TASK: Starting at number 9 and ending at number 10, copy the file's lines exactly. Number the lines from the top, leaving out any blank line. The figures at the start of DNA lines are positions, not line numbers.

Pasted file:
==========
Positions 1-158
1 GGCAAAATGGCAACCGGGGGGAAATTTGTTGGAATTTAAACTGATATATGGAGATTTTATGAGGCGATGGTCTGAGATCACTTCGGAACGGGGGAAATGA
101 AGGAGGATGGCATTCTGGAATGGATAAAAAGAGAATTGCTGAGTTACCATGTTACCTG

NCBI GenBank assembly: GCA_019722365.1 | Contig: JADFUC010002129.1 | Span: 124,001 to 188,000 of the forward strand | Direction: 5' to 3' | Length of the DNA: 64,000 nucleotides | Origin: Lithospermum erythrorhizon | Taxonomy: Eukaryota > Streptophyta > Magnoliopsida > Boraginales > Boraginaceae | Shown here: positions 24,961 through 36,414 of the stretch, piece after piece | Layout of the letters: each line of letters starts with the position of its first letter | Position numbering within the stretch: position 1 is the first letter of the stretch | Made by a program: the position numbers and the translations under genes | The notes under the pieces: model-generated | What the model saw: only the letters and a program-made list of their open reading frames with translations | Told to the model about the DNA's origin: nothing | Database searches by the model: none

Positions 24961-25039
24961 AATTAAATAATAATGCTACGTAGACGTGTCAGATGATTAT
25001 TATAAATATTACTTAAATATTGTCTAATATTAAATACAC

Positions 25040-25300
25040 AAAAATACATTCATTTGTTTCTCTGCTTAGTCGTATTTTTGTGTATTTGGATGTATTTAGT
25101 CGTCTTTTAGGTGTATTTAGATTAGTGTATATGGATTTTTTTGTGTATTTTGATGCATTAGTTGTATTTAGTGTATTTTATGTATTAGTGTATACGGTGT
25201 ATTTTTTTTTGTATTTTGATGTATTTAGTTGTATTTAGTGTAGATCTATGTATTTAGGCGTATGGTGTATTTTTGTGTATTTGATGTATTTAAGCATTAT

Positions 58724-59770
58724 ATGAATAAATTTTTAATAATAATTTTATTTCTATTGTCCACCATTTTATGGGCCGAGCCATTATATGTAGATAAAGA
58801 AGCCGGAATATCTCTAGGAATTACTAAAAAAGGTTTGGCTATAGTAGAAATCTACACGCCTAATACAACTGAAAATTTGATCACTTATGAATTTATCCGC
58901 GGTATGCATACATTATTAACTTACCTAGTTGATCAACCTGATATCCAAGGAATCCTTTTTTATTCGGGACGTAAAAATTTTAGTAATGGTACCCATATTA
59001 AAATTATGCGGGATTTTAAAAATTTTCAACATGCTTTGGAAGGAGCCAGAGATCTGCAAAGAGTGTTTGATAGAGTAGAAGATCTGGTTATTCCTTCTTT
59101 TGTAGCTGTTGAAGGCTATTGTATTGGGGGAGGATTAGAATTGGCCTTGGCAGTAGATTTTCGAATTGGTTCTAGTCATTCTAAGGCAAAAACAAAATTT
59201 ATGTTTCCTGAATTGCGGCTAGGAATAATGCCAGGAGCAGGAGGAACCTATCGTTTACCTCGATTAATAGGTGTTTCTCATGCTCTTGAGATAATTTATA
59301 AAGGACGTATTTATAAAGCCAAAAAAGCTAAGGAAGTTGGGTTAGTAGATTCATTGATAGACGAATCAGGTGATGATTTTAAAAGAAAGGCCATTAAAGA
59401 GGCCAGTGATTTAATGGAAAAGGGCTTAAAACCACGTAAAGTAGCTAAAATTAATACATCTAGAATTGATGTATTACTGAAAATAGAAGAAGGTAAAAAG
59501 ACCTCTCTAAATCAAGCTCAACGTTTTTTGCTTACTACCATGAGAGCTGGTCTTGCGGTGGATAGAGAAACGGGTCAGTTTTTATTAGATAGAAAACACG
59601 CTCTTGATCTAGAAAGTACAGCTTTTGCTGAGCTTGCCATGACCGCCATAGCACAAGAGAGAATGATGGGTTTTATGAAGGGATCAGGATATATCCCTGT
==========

25040 AAAAATACATTCATTTGTTTCTCTGCTTAGTCGTATTTTTGTGTATTTGGATGTATTTAGT
25101 CGTCTTTTAGGTGTATTTAGATTAGTGTATATGGATTTTTTTGTGTATTTTGATGCATTAGTTGTATTTAGTGTATTTTATGTATTAGTGTATACGGTGT